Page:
Civil Rights’ Roughneck Preacher, Rev. Fred Shuttlesworth (1922-2011)

The Rev. Fred Shuttlesworth, one of the “big three” of the Civil Rights movement, and a towering, courageous figure who went toe to toe with Bull Connor, the KKK and the worst of the racist figures of Birmingham, Alabama, died this week at the age of 89.

Shuttlesworth was called the cussing preacher, but his fiery preaching and willingness to put his body on the line countless times made him the warrior of the Civil Rights movement. In A Fire you Can’t Put out, The Civil Rights Life of Birmingham’s Rev. Fred Shuttlesworth, author Andrew Manis said of him: “I believe Shuttlesworth personified a significant essence of African American spirituality and the black way of being Christian.”

Most of the remembrances about Shuttlesworth highlight his relationship to Rev. Martin Luther King Jr., his work in Birmingham, and the non-invitation to King’s Nobel Peace Prize ceremony in 1964. But Shuttlesworth should also be remembered for being the one, in a time of non-violent protest, to give up his body regularly to violence. He survived a house bombing in 1956; a beating with bike chains by the KKK in 1957 when he tried to enroll his children in a white school; and being beaten into unconsciousness—two times. He was arrested 30 to 40 times by his own account, but who can count when you’ve been hosed down, beaten, and wished dead by Bull Connor. Still, Shuttlesworth kept on keeping on.

Many do not realize that Shuttlesworth’s leadership of the Birmingham movement was done “on the road.” He moved his family in 1961 to Cincinnati to take a pastorate, but kept returning to Birmingham to lead the marches and sit in there. Shuttlesworth’s organization, the Alabama Christian Movement for Human Rights, joined with the Southern Christian Leadership Conference to push a direct action campaign against segregation in Birmingham, which included store boycotts during the Easter season. It was during this campaign that MLK was jailed and wrote his famous “Letter to Birmingham Jail” in April of 1963.

Many remember MLK’s letter, but it was Shuttlesworth who, hit with the full force of a fire hose, led children on a march in downtown Birmingham during the Children’s Crusade in May, 1963—that was a real badge of courage. While recovering in the hospital, store owners sought a moratorium on street protests, and King along with some other local leaders told the store owners and governmental officials that he would accept the compromise and stop the demonstrations.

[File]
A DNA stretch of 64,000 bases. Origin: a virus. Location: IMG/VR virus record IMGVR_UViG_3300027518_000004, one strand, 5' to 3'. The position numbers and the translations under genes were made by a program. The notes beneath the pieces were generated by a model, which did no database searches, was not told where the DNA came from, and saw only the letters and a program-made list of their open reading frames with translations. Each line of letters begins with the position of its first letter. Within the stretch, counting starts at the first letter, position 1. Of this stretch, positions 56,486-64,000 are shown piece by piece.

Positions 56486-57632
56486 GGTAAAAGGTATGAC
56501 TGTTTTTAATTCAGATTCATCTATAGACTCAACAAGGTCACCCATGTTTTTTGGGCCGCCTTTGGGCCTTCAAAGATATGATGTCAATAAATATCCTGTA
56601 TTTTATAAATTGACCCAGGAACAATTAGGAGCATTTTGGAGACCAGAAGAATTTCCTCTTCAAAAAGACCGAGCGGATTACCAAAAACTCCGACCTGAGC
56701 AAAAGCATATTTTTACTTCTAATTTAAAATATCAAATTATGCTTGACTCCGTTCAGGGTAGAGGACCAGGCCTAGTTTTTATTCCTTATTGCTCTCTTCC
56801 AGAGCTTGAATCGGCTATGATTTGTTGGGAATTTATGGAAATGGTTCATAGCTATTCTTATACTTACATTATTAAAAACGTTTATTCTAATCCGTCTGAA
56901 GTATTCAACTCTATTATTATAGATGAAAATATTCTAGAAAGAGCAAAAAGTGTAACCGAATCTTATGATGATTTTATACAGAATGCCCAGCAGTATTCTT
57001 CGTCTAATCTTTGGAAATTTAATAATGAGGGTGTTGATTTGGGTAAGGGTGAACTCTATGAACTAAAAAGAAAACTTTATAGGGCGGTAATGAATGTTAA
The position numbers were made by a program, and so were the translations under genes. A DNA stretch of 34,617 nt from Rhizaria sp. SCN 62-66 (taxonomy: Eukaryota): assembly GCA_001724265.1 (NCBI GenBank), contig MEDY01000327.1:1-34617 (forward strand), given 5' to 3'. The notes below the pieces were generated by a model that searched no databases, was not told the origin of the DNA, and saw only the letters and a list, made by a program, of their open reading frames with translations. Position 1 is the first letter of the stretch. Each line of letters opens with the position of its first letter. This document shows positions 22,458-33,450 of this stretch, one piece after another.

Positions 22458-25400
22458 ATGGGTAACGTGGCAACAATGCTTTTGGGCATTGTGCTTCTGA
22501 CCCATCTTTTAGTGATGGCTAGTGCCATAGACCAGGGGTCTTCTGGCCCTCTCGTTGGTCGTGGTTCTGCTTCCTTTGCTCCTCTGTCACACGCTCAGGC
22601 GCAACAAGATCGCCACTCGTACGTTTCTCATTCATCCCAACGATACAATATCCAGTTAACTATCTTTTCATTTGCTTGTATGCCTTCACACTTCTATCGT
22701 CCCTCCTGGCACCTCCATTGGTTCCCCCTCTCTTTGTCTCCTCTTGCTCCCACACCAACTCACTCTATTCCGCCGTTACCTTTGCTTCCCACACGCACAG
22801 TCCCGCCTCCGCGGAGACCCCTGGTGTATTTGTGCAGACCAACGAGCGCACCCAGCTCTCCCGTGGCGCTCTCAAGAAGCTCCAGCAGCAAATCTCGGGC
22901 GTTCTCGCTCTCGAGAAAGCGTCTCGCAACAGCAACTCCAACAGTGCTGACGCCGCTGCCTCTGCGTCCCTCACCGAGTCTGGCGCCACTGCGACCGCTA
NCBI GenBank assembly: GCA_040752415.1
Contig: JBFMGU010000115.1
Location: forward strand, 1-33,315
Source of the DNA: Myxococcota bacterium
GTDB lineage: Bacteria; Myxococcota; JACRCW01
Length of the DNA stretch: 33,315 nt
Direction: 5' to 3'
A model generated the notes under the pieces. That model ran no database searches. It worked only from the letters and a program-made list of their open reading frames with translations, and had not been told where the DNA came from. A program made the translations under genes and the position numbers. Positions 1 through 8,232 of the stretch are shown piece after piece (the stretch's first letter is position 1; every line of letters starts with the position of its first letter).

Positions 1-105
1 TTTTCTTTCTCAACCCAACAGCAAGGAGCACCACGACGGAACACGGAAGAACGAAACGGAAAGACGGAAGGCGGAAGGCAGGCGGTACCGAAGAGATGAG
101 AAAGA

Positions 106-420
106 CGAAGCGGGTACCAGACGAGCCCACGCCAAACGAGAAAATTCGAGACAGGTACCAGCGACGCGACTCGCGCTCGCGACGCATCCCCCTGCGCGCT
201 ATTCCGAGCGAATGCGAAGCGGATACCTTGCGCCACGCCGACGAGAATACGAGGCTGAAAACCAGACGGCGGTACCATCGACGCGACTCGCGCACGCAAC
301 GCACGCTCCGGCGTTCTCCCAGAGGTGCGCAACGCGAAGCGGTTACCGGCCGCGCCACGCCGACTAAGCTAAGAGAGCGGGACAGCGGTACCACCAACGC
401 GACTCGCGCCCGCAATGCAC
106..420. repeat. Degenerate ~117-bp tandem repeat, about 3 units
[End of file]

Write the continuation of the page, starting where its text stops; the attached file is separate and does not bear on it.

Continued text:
Shuttlesworth wasn’t having it. He said “Go ahead and call it off.… When I see it on TV, that you have called it off, I will get up out of this, my sickbed, with what little ounce of strength I have, and lead them back into the street. And your name’ll be Mud.” Strong, assertive, and no nonsense, Shuttlesworth represented the tightly coiled spring of the Civil Rights movement: Everyone knew Shuttlesworth would have to be beat down hard to get him to turn around.

Compromise was reached, and Shuttlesworth stood with King and Ralph Abernathy to read the prepared statement. Despite the compromise, white segregationists would go on to bomb several places, including the home of King’s Brother Daniel, and a few months later in September of 1963, Birmingham’s Sixteenth Street Baptist church would be bombed, killing four little girls.

Shuttlesworth, despite all the beatings and ridicule was a survivor, and would go on to live through the murder of MLK and the death and betrayal of MLK by Ralph Abernathy—not to mention divorce and re-marriage. Along the way, he caused a church split or two. You could say he was a restless man. There was no doubting, however, that he was tough, determined, and sold out to the cause. 

As a historian, I actually like the no-nonsense, roughneck preacher more than MLK. He didn’t have an easy life. He was a truck driver who went to college at night and was once arrested for making moonshine. His parents fought. Shuttlesworth wasn’t afraid to get down, and get in it. I mean that in the best way possible. Shuttlesworth was “a man without guile”; he called it as it was, and had no problem letting you know about it.  

I had the opportunity to hear Rev. Shuttlesworth preach while studying at Vanderbilt at a local church, where my dissertation advisor Prof. Lewis Baldwin introduced him to the congregation. I don’t remember much about the sermon, but meeting him afterwards, his demeanor and personality made me think that he was the kind of man you’d want to have not only for spiritual advice, but to get you through a back alley bar fight as well. Yet he was also pleasant, and a great storyteller. Shuttlesworth did not shy away from living that hard history of racism over and over again in order to remind others of just how far the nation had come.

Shuttlesworth’s life and Christian witness was a certain kind of spirituality: a rough-hewn, hard diamond forged in the fires of racial hatred. He kept a sense of righteousness about him that may have destroyed personal relationships, while holding on to what was right and true. He was a soldier in the army of the Lord and his wasn’t a weak, wimpy faith, but a fiery righteousness that seared all untruths in its path. I can only hope that those who protest for justice today, whether at Occupy Wall Street, Syria, Yemen, or any other place, take on the spirit and strength of the Rev. Fred Shuttlesworth.